LIBRA Supports Plans For A New Patient Day Room
Funds raised through our Going for Gold Campaign will help to cover the costs of refurbishing a dated patient day room at King’s College Hospital, which will be of great benefit to the inpatients staying on the Derek Mitchell Unit (DMU) and Davidson Ward.
The DMU is one of four inpatient Haematology wards and has 14 beds, all of which are side rooms. With the support of the King’s College Hospital NHS Foundation Trust, there are plans in place for the unit to be refurbished this year. Patients with malignant and non-malignant Haematological disease are cared for on this ward.
Patient side rooms are very clinical, small with little space to enable ‘personalising’ rooms to make them a little more ‘homely’. Patients will spend 24/7 in these rooms for the duration of their stay.
Carole Cobain-Patel, Head of Nursing Haematology at King’s said: “The rooms on the DMU do have windows, but with a view of brick walls, so in some it is difficult to even see the sky. Patients are able to visit the current day room – which they enjoy, but often comment on how uncomfortable and dated the environment is.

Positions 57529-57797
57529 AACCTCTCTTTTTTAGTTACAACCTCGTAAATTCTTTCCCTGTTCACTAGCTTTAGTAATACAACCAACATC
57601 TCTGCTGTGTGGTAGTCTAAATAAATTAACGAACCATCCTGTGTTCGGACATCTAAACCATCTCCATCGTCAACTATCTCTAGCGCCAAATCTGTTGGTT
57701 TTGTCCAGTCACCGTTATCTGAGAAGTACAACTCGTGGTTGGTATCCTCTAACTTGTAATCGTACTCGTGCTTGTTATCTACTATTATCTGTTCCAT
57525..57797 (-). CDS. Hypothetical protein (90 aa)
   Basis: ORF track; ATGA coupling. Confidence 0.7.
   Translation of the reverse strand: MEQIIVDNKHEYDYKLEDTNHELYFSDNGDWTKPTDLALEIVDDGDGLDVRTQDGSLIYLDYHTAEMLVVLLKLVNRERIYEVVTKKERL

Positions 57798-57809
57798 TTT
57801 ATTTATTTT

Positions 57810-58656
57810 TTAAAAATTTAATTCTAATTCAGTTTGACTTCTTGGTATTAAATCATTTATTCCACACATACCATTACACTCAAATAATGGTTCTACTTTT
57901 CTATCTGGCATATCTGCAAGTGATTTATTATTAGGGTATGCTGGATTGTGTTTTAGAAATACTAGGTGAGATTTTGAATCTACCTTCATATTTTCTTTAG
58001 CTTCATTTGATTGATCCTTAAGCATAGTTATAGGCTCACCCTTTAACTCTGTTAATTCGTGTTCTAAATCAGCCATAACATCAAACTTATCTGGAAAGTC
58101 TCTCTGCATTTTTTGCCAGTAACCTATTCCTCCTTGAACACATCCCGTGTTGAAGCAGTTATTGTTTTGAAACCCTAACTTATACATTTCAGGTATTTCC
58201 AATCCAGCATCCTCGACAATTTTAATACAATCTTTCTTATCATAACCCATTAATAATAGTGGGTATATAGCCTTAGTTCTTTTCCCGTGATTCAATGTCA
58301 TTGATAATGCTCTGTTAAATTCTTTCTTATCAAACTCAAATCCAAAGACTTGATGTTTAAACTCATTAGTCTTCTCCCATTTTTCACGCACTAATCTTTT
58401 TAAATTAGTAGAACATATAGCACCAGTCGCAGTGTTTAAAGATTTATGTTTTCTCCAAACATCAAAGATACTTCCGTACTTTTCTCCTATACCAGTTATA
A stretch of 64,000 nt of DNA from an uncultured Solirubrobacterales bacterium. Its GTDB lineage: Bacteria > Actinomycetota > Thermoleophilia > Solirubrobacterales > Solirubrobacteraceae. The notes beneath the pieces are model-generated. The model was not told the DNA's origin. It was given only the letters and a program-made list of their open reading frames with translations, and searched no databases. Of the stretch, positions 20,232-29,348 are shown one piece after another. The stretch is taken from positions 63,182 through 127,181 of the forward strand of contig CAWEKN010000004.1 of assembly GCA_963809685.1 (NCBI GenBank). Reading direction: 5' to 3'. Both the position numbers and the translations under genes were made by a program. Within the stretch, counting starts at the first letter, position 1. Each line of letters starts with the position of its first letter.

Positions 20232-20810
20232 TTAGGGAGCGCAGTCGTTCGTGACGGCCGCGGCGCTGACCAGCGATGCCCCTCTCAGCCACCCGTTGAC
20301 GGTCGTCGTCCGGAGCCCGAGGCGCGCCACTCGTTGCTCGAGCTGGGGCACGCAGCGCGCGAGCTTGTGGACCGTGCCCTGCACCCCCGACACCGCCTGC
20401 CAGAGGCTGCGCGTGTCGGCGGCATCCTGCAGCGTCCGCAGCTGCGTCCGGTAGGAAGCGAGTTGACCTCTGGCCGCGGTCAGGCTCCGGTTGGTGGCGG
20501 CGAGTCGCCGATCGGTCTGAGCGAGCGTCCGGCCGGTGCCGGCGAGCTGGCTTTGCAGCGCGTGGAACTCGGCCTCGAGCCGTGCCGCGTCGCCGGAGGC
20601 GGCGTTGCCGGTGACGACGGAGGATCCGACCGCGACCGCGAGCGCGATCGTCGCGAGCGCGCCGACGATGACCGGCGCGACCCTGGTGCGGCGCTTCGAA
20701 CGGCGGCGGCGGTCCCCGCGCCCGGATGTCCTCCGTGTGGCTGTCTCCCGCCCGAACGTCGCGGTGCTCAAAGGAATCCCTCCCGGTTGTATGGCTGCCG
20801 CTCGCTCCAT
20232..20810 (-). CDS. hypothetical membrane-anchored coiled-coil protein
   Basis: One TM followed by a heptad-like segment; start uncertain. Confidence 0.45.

“We would like to create a modern patient day room which offers our patients a healing environment that is calming for them and enables them to look outside of floor to ceiling windows to Ruskin Park, so they can view the sky, sunlight, rain, trees, and people watch – an opportunity to view ‘normal’ life carrying on.
“We would like to create four socially distanced pods which would consist of a small sofa and two to three armchairs and a coffee table. This will enable patients from both the DMU and Davidson Ward to have much needed time away from their room and enjoy a far less clinical environment.”
The revamped patient day room will offer families time together away from the stark reminders of treatments for cancer and sickle cell disease. Having an environment which is therapeutic in design with ‘softer’ furnishings and décor, and the view of nature and the outside will have a beneficial psychological impact by providing a distraction from the reality of cancer and sickle cell treatment.
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